November 21, 2014
Debt talks collapsed over price, guarantees
Private banks, vultures fail to reach an agreement on price
Debt talks on Argentina’s defaulted bonds in the hands of holdout hedge funds ultimately collapsed yesterday due to disagreements over prices and the absence of a government guarantee to honour payments on the paper, sources close to the discussions said.
International banks had appeared to be nearing agreement to buy defaulted Argentine debt from holdout creditors who have refused to accept restructuring deals with the country, offered both in 2005 and 2010.
President Cristina Fernández de Kirchner said last night the collapse of a private deal proved what she has long said — that the vulture funds do not want to reach an agreement and their real goal is to make the country’s debt-restructuring process collapse.
There were hopes a deal between Citigroup, Deutsche Bank, HSBC and JP Morgan on one side, and litigant investors led by Elliott Management and Aurelius Capital on the other, could come this week.
The two sides, however, could not agree on a price, particularly as the government’s assurances weren’t explicit or strong enough to justify a higher valuation, the sources said.
An initial offer of 80 cents on the dollar for the bonds was virtually halved to around 40 and 50 cents amid uncertainty over whether Argentina would actually pay the bonds — US$1.33 billion plus accrued interest — next year.
For its part, Argentina was thought to be unwilling to provide a guarantee of payment to banks for fear of violating the Rights Upon Future Offers (RUFO) clause, which expires at the end of the year and requires it to offer equal terms to restructured bondholders as well.
“None of the big banks want to hold illiquid assets forever,” said Jorge Piedrahita, chief executive at Torino Capital, a broker dealer focused on emerging market debt.
“You want more than a nod and a wink from (Argentine President) Cristina (Fernández de Kirchner),” he said. “And that was not coming from the government.”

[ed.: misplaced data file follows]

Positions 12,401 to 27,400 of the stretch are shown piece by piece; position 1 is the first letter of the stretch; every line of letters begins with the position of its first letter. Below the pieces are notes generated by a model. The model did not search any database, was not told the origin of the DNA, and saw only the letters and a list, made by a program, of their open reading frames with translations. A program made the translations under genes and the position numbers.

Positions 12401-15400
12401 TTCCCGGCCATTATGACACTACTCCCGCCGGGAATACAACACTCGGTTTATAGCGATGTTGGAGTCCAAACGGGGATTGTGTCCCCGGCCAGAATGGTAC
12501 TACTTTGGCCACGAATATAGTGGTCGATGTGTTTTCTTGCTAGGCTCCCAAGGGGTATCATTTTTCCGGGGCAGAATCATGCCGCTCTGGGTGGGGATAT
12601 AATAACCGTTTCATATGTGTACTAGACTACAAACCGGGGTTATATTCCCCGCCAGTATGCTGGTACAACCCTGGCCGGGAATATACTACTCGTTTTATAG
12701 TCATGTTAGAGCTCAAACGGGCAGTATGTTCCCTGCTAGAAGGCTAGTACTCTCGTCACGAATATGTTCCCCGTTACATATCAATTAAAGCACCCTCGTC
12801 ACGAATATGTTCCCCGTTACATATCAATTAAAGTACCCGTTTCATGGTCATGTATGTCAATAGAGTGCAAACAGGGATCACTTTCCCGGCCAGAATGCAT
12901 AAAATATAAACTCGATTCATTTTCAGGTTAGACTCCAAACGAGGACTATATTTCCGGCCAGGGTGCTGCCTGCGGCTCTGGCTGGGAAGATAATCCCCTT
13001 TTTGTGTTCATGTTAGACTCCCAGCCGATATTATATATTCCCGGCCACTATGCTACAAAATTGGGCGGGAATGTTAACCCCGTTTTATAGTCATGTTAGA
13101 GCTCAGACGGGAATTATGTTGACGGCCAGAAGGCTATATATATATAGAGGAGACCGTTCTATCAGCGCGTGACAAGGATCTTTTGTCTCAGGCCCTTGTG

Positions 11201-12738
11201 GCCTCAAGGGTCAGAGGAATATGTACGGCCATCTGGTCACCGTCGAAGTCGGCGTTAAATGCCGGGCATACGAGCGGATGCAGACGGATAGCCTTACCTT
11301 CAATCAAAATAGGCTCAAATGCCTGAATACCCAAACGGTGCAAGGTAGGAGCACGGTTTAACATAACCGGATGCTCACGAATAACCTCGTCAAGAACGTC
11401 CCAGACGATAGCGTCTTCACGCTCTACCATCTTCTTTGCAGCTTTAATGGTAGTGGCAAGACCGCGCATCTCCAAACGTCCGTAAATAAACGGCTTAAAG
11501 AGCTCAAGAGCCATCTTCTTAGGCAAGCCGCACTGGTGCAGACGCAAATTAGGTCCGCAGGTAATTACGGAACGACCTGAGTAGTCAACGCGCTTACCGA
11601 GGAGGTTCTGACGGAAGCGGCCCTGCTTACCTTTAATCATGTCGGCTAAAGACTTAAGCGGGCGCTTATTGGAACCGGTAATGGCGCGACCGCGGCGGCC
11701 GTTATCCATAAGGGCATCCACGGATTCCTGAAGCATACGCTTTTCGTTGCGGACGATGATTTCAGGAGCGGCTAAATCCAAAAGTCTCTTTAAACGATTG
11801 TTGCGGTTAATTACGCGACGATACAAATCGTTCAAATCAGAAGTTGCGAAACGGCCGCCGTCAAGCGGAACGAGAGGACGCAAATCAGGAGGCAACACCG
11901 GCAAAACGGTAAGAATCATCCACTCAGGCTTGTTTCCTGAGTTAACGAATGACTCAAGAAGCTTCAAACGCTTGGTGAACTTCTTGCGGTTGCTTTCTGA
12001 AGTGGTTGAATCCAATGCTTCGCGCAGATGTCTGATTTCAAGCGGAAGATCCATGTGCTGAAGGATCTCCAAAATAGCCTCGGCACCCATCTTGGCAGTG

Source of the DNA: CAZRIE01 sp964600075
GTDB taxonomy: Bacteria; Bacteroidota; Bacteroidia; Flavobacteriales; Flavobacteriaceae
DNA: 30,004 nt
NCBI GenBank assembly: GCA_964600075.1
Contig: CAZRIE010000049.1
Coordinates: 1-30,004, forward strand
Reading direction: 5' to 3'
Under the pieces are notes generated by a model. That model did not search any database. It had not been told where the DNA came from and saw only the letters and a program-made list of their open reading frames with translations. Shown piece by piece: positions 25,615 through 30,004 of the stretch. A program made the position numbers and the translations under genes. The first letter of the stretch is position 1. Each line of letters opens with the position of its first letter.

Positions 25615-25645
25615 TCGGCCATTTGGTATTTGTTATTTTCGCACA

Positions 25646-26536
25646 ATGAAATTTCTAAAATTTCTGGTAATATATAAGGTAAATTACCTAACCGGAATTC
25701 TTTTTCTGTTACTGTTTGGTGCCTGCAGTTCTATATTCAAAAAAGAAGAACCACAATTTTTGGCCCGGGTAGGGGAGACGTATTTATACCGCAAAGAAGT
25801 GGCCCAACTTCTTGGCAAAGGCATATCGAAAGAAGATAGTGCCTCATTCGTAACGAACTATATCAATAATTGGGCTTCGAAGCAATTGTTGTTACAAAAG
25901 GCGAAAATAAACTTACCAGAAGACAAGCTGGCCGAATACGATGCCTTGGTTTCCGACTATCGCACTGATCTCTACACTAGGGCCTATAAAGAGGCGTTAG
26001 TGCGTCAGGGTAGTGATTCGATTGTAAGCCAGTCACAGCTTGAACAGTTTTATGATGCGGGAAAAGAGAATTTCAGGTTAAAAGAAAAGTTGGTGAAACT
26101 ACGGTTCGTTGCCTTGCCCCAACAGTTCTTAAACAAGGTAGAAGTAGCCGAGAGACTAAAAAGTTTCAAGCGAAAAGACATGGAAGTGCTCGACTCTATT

One source told IFR: “There’s no way an international bank can bridge funding when Argentina is looking riskier and riskier.”
Holdout sources denied market rumors that Aurelius and Elliott themselves had been unable to agree on an offering price for the debt.
Heated public rhetoric from government officials also did little to assure participants that the country was supportive of a deal, the sources told IFR.
On several occasions, the Fernández de Kirchner administration responded to questions over a potential agreement by claiming that negotations between private parties was not its concern, seemingly seeking to avoid any link that might trigger the RUFO clause.
After weeks of government accusations that US court-appointed mediator Daniel Pollack was “incompetent” and “biased,” Cabinet Chief Jorge Capitanich said yesterday morning that the country was “in the hands of an international financial power comprised of small, voracious interests that form a real international mafia.”
Holdout creditors have said they would be open to a hybrid deal involving payment with bonds. This is how Argentina paid settled claims due to the Paris Club and Spain’s Repsol as compensation for the 2012 expropriation of its majority stake in YPF.
However such a deal could only be cut with the government, which has clung to the idea that the RUFO clause, which expires in December, impedes it from offering better terms to the holdout investors. Such a move would trigger the RUFO clause and expose it to billions of dollars worth of claims.
Citigroup, Deutsche Bank, HSBC and JP Morgan, reportedly the banks involved in the now-collapsed talks, once again declined to comment.
Herald with Télam, Reuters, AP